BENICIA, Calif. -- The American workplace is not just getting leaner.
It's getting meaner.
Attila-the-Hun bosses who yell or browbeat. Back-stabbing co-workers who spread malicious rumors or give you the silent treatment.
This behavior has been called everything from workplace incivility to psychological aggression. Lawyers call it a hostile work environment.
But the experts who study it have another term for the trend: workplace bullying.
From the schoolyard to the workplace, bullying is loosely defined as repeated aggressive behavior that deliberately causes physical or psychological torment.
Called the silent epidemic, it is only in recent years that bullying, long the subject of exhaustive research and public debate abroad, has begun to emerge as a major workplace issue in corporate America.
In our anxiety-ridden workplace where job security is dead, the experts -- academics, management consultants, industrial psychologists -- report a rise in bullying in cubicles, manufacturing plants and executive suites. Lawyers also note an alarming uptick in workers' compensation claims and hostile work environment lawsuits churning through the nation's courts.
More of us say we feel we are at the mercy of a bullying boor. A recent worldwide survey of workplace violence from the International Labour Organization found that bullying -- targeting an employee for intimidation -- and mobbing -- ganging up on an employee -- are among the fastest-growing complaints of American workers.
So who can the bullied call?
The bully busters, of course.
Benicia-based psychologist Gary Namie and his psychotherapist wife, Ruth, have launched a national grass-roots "bully-busting" campaign on the World Wide Web. Their platform is simple: "Work shouldn't hurt." Their agenda is twofold: to help workers "bully-proof" themselves and to raise public awareness.
Each month, the Namies' Web site, www.workdoctor.com, averages 40,000 to 44,000 visitors -- workers, some in a state of near despair over the abuse they say they suffer at the hands of a co-worker or boss:
A field-service technician for an equipment rental company complains his manager's favorite put-down is: "Are you going to be stupid the rest of your life?"
An employee describes how a manager brags to his staff at meetings that he can get rid of anyone: In 19 months, the manager has fired 14 of 33 workers.
An office worker from a large company says his boss works himself into fits of profanity and rage so violent that workers are reduced to tears.
Ailments from being bullied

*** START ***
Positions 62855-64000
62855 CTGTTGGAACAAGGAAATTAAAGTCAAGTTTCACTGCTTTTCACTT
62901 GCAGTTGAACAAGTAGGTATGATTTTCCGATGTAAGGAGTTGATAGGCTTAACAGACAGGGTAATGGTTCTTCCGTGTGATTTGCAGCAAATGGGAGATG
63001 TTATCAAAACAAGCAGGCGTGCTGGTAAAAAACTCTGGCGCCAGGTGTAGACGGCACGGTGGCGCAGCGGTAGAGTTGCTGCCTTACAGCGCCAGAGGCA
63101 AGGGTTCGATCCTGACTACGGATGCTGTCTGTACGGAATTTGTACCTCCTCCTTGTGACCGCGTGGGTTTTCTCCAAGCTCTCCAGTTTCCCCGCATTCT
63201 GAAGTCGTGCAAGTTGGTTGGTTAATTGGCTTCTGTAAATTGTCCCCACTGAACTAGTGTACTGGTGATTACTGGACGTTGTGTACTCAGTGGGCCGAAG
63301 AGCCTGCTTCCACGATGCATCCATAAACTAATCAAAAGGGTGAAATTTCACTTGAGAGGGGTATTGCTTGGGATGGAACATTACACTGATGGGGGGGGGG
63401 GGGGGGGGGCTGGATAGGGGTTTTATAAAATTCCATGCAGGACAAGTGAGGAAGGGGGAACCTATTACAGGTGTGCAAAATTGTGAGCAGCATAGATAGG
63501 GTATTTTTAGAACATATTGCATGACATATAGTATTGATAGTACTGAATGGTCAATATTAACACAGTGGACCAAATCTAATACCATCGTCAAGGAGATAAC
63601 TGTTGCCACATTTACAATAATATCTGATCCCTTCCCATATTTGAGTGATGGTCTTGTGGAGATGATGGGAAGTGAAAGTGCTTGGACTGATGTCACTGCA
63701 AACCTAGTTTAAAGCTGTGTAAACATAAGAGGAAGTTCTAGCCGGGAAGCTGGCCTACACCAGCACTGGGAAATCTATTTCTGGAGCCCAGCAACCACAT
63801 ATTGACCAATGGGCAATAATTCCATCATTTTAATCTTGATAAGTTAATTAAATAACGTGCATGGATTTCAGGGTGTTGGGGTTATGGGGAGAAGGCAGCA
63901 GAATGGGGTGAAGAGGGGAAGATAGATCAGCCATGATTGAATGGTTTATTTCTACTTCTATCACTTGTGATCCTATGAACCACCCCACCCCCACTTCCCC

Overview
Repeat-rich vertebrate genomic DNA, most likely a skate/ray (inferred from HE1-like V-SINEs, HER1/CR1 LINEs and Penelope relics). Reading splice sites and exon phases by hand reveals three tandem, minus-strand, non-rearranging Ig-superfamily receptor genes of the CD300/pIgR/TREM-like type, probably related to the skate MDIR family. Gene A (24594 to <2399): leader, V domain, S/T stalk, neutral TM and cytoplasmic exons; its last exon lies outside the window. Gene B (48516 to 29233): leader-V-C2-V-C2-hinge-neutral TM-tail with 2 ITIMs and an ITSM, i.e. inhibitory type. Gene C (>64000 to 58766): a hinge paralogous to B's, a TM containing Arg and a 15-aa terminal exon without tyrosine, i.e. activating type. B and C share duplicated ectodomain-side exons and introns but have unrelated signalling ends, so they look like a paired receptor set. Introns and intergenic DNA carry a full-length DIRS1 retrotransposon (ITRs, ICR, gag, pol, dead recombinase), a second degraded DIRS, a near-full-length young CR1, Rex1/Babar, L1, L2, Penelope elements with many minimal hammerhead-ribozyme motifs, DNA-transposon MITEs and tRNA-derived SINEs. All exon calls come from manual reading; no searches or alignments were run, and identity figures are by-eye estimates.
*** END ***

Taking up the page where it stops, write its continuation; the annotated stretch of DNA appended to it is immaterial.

The bullied also complain of psychological or physical ailments: anxiety, sleeplessness, headaches, irritable bowel syndrome, skin problems, panic attacks and low self-esteem.
The Namies' Web site and phone lines have been so flooded with mistreated workers and their stories, they are planning the first U.S. conference on workplace bullying and hope to publish a book on the subject. "We are employee advocates," Gary Namie said. "We are naive enough to think we can do something about workplace bullying."
Bullying used to be tolerated -- or outright condoned -- in the business-is-war Zeitgeist of the 1980s and early 1990s, when unemployment was high and workers had no choice but to put up and shut up. But now companies must struggle to hire and keep qualified workers in a superheated job market.
Maintaining humane relations in the workplace has become a matter of simple economics. Not only can bullying inflict deep emotional scars on its victims, it can cost American companies millions of dollars in lost productivity and employee turnover each year, researchers say.
"Workplace bullying is very prevalent and very hurtful to the individual and to the organization," said Loraleigh Keashly, a social psychologist at Wayne State University in Detroit. Because in today's culture so much of our identities and self-esteem are derived from our jobs, "the cumulative effects of emotional abuse can be dramatic and far-reaching," she said.
Workers targeted by bullies often have trouble explaining what is happening to them. Some people never report the abuse because they fear it will jeopardize their careers. Others no longer go that extra mile for a company they feel has let them down. A few are so alienated they fight back, stealing proprietary information or committing acts of sabotage.
A survey earlier this year of more than 400 employees found corporate restructuring, re-engineering and layoffs often lead to intentional acts of verbal aggression, according to Joel Neuman, a State University of New York associate management professor who worked on the report. The better companies treat workers, the lower the incidence of aggression, Neuman found.
'Shouldn't go too far'
But are workers just being too thin-skinned? Should they put up with a supervisor's sarcastic remark or a co-worker's icy look, no matter how ego-crushing or disheartening?
"We can't legislate civility in the workplace," contended Jeff Tanenbaum, a San Francisco lawyer who advises employers. "We should have rules that prohibit extreme behavior but we shouldn't go too far. For many people, work will never live up to expectations. Work is stressful, that's why we call it work. If it wasn't stressful, we would call it a vacation in Hawaii."
While some Scandinavian countries have passed laws to protect workers against workplace bullying, American companies have been slow to recognize it as a legitimate issue. The Namies and other researchers urge corporate managers to take action.
"We teach our children how to bully-proof themselves," said Dianne Blomberg, a workplace relationship expert at Metropolitan State College in Denver. "Now we need to teach workers to bully-proof themselves."
Pub Date: 11/02/98